"This podcast digs into ASMR and makes people aware of its potential benefits," says Susan Miller, an RPSGT-certified sleep expert. "In most episodes, it uses a soothing voice to help you learn more about renowned personalities, concepts, or famous companies." The lead researcher at adds, "I think the quality of voice helps people stick to the podcast week after week."

2. Sleep Sounds By Nature

Sleep Sounds podcast

(Image credit: Sleep Sounds)

The Sleep Sounds By Nature podcast is one of the best relaxing podcasts to tune into at night. Its episodes, some of which have several hours of running time, feature calming nature sounds and background noise to ease whirring thoughts and get you into the headspace for deep sleep. New examples include the pitter-patter sound of rain and a babbling brook. 

"This is my favorite podcast," notes Emma Roberts, a level 6 sleep consultant and counselor, who explains that there are specific sounds that can help people fall asleep - like ocean waves, raindrops, and flowing water. "They can help to relax your mind as your brain senses them as non-threatening, helping to lower blood pressure, slow breathing and allow your heart rate to beat less frequently, aiding the body in preparing for sleep. They also help reduce stress and anxiety, which can also be key."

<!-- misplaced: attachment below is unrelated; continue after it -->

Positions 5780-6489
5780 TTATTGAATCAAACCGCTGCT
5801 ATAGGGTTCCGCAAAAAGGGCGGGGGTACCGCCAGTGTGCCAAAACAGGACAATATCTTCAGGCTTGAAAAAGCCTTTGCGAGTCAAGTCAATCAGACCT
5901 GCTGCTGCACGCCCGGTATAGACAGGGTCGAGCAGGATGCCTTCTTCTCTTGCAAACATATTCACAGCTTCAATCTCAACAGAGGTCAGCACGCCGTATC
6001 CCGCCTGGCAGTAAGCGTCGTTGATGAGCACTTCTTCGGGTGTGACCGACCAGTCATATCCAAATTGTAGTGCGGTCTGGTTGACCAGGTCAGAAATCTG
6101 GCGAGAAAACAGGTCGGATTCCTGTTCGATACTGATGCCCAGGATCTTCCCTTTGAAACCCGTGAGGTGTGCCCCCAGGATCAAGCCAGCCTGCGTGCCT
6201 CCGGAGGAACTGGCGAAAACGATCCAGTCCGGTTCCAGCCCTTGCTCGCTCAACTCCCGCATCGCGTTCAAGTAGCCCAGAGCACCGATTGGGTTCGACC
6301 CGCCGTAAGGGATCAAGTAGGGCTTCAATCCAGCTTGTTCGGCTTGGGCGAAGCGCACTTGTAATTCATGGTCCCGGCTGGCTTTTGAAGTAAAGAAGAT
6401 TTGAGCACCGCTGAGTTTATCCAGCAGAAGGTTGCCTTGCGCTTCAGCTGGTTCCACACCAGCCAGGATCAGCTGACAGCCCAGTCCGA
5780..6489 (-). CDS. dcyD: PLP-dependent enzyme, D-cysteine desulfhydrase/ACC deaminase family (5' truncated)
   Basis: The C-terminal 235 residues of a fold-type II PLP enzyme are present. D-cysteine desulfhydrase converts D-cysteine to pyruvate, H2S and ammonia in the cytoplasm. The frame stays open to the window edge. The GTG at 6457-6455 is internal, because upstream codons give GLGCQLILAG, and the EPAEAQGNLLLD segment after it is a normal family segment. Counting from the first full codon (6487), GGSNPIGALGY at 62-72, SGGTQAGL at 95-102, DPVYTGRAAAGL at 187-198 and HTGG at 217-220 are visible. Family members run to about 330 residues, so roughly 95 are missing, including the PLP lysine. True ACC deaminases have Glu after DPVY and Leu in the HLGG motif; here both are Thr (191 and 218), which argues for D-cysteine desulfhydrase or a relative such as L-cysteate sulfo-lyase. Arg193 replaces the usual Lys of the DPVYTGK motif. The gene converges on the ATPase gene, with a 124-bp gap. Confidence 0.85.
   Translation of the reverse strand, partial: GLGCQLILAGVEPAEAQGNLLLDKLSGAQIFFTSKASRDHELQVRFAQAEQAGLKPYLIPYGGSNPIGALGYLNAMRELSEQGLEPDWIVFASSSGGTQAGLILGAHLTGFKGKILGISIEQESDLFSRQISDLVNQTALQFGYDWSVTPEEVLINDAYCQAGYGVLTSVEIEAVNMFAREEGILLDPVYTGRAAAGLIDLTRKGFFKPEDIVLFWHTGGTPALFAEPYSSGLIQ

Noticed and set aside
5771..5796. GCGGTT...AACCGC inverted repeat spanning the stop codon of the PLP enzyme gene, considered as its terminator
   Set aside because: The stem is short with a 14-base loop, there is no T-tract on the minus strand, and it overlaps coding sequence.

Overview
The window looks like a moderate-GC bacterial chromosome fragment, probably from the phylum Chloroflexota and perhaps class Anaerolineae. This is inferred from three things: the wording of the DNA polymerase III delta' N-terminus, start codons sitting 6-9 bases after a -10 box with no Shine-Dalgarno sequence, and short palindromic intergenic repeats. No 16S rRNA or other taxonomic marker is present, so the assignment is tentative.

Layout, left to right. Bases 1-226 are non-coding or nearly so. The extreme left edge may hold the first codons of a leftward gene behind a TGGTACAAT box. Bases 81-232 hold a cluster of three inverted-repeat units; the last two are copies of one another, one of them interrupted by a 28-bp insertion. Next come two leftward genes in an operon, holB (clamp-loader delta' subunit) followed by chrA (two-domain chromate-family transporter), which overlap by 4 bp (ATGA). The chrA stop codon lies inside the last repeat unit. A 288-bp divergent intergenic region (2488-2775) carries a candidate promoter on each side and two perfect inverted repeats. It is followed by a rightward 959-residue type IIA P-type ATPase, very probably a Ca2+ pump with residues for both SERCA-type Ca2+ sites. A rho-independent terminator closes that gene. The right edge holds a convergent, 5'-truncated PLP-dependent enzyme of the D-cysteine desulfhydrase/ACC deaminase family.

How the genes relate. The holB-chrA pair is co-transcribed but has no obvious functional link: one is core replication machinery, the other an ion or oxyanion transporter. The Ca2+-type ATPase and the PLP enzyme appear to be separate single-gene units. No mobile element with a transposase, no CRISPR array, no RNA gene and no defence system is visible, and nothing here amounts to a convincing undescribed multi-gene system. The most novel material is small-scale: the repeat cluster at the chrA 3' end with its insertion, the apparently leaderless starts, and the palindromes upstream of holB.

3. Sleep With Me

Sleep With Me podcast

(Image credit: Sleep With Me)

Remember bedtime stories as a kid? The Sleep With Me podcast - first started by host Drew Ackerman a decade ago after experiencing his own struggles with childhood insomnia - brings them back with a focus on easing insomnia and a racing mind. They are described as letting you "forget your problems" and they progressively get "more boring until you fall to sleep". All you need to do, they say, is "get in bed, press play, close your eyes, and drift off into dreamland".

"This podcast features meandering stories that are intentionally designed to be sleep-inducing," says Nicole Eichelberger, a BSM-certified sleep expert specializing in insomnia, apnea, and circadian rhythm disorders. "By combining a soothing and monotonous storytelling style with gentle humor and tangential asides, it can distract listeners from their racing thoughts and lull them into a state of relaxation conducive to nodding off." The consultant at Mattressive adds: "Additionally, the absence of cliffhangers or exciting plot twists ensures that listeners can comfortably doze off."

4. Nothing Much Happens